Apple forgot to sanitize the Phone Number field for lost AirTags

A plastic tag hangs from a young person's backpack.

Enlarge / Apple’s AirTags—as seen clipped to a backpack, above—allow users to attempt to find their own device via location rebroadcast from other Apple users. If all else fails, the user can enable a “Lost mode” intended to display their phone number when a finder scans the missing AirTag. (credit: James D. Morgan / Getty Images)

AirTags are tiny, button-like devices which can be personalized with engraving and attached to easily lost devices either directly or via "loop" holders.

AirTags are tiny, button-like devices which can be personalized with engraving and attached to easily lost devices either directly or via “loop” holders. (credit: James D. Morgan via Getty Images)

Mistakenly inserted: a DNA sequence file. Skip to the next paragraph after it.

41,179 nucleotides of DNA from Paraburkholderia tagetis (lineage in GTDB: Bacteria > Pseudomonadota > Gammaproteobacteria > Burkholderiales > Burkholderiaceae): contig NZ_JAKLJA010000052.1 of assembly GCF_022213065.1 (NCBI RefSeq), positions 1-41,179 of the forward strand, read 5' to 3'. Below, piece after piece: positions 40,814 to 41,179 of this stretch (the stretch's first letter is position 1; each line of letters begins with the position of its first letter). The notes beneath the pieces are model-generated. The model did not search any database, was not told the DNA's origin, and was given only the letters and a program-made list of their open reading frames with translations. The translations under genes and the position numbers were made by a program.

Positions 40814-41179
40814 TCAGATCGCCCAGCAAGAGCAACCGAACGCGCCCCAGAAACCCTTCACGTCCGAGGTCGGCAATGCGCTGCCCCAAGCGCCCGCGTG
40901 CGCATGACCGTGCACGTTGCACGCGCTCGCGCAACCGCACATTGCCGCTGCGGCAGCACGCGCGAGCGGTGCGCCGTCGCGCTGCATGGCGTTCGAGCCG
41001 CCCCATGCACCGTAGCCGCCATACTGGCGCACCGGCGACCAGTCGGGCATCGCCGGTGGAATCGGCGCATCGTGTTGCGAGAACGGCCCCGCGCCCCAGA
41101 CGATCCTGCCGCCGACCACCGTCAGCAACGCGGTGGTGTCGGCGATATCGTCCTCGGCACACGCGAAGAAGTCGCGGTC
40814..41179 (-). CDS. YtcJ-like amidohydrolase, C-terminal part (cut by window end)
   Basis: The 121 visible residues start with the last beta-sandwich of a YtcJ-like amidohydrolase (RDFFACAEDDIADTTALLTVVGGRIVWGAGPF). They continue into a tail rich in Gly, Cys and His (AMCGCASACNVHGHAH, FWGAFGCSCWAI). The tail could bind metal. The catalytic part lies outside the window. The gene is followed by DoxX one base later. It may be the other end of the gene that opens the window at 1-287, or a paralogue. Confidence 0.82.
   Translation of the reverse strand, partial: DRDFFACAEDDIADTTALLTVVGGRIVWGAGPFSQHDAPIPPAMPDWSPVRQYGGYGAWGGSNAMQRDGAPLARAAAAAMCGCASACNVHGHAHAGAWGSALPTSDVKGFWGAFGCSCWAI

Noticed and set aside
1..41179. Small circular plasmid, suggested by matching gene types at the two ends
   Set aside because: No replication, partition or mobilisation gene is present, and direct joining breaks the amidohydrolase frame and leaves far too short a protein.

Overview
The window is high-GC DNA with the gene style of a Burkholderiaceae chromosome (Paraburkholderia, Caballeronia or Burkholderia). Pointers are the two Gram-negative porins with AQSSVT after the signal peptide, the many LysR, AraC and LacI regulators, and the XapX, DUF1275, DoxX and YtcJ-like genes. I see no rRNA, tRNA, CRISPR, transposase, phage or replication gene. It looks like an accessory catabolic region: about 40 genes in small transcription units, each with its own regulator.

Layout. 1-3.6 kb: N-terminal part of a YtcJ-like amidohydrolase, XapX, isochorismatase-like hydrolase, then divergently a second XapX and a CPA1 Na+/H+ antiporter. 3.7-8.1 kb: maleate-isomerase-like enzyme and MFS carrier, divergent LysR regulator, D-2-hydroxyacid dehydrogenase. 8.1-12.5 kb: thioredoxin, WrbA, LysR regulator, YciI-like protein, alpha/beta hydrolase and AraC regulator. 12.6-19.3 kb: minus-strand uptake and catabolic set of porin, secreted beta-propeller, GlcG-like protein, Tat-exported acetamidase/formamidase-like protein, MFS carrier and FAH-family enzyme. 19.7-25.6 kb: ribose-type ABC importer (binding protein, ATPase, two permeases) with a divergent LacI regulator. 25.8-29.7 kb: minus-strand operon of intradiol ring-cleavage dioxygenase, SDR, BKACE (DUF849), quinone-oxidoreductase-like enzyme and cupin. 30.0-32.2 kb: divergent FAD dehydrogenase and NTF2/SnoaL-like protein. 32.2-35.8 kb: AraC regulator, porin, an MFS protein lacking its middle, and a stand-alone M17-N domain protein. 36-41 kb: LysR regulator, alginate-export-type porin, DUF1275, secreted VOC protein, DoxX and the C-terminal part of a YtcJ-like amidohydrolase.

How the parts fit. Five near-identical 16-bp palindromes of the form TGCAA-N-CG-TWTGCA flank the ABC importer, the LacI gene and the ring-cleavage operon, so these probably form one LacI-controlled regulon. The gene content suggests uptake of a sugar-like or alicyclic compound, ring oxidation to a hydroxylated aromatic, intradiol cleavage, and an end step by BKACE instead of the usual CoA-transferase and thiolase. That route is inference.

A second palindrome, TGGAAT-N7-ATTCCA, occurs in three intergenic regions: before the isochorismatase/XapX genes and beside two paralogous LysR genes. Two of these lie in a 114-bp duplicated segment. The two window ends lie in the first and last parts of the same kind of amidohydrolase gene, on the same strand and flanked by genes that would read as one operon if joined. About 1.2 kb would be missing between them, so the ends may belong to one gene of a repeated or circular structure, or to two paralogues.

Security consultant and penetration tester Bobby Rauch discovered that Apple’s AirTags—tiny devices which can be affixed to frequently lost items like laptops, phones, or car keys—don’t sanitize user input. This oversight opens the door for AirTags to be used in a drop attack. Instead of seeding a target’s parking lot with USB drives loaded with malware, an attacker can drop a maliciously prepared AirTag.

Read 10 remaining paragraphs | Comments